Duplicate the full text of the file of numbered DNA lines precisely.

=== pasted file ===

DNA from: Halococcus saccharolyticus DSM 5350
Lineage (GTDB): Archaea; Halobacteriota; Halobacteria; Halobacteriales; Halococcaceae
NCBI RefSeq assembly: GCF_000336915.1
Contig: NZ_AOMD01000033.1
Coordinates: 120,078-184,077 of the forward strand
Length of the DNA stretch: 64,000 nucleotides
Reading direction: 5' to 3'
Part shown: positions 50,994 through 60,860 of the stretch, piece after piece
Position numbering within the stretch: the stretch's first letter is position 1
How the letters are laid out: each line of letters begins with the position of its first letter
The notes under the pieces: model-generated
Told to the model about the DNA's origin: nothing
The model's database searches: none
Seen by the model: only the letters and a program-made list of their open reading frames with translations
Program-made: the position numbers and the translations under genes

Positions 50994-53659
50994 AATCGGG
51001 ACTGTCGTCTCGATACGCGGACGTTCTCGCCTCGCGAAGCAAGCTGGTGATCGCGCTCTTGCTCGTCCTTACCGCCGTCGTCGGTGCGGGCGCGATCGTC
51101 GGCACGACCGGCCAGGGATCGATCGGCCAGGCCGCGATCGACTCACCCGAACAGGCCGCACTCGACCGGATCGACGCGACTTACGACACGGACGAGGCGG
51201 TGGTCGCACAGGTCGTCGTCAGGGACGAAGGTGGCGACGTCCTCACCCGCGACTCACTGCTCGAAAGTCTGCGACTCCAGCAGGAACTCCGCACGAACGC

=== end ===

DNA from: Halococcus saccharolyticus DSM 5350
Lineage (GTDB): Archaea; Halobacteriota; Halobacteria; Halobacteriales; Halococcaceae
NCBI RefSeq assembly: GCF_000336915.1
Contig: NZ_AOMD01000033.1
Coordinates: 120,078-184,077 of the forward strand
Length of the DNA stretch: 64,000 nucleotides
Reading direction: 5' to 3'
Part shown: positions 50,994 through 60,860 of the stretch, piece after piece
Position numbering within the stretch: the stretch's first letter is position 1
How the letters are laid out: each line of letters begins with the position of its first letter
The notes under the pieces: model-generated
Told to the model about the DNA's origin: nothing
The model's database searches: none
Seen by the model: only the letters and a program-made list of their open reading frames with translations
Program-made: the position numbers and the translations under genes

Positions 50994-53659
50994 AATCGGG
51001 ACTGTCGTCTCGATACGCGGACGTTCTCGCCTCGCGAAGCAAGCTGGTGATCGCGCTCTTGCTCGTCCTTACCGCCGTCGTCGGTGCGGGCGCGATCGTC
51101 GGCACGACCGGCCAGGGATCGATCGGCCAGGCCGCGATCGACTCACCCGAACAGGCCGCACTCGACCGGATCGACGCGACTTACGACACGGACGAGGCGG
51201 TGGTCGCACAGGTCGTCGTCAGGGACGAAGGTGGCGACGTCCTCACCCGCGACTCACTGCTCGAAAGTCTGCGACTCCAGCAGGAACTCCGCACGAACGC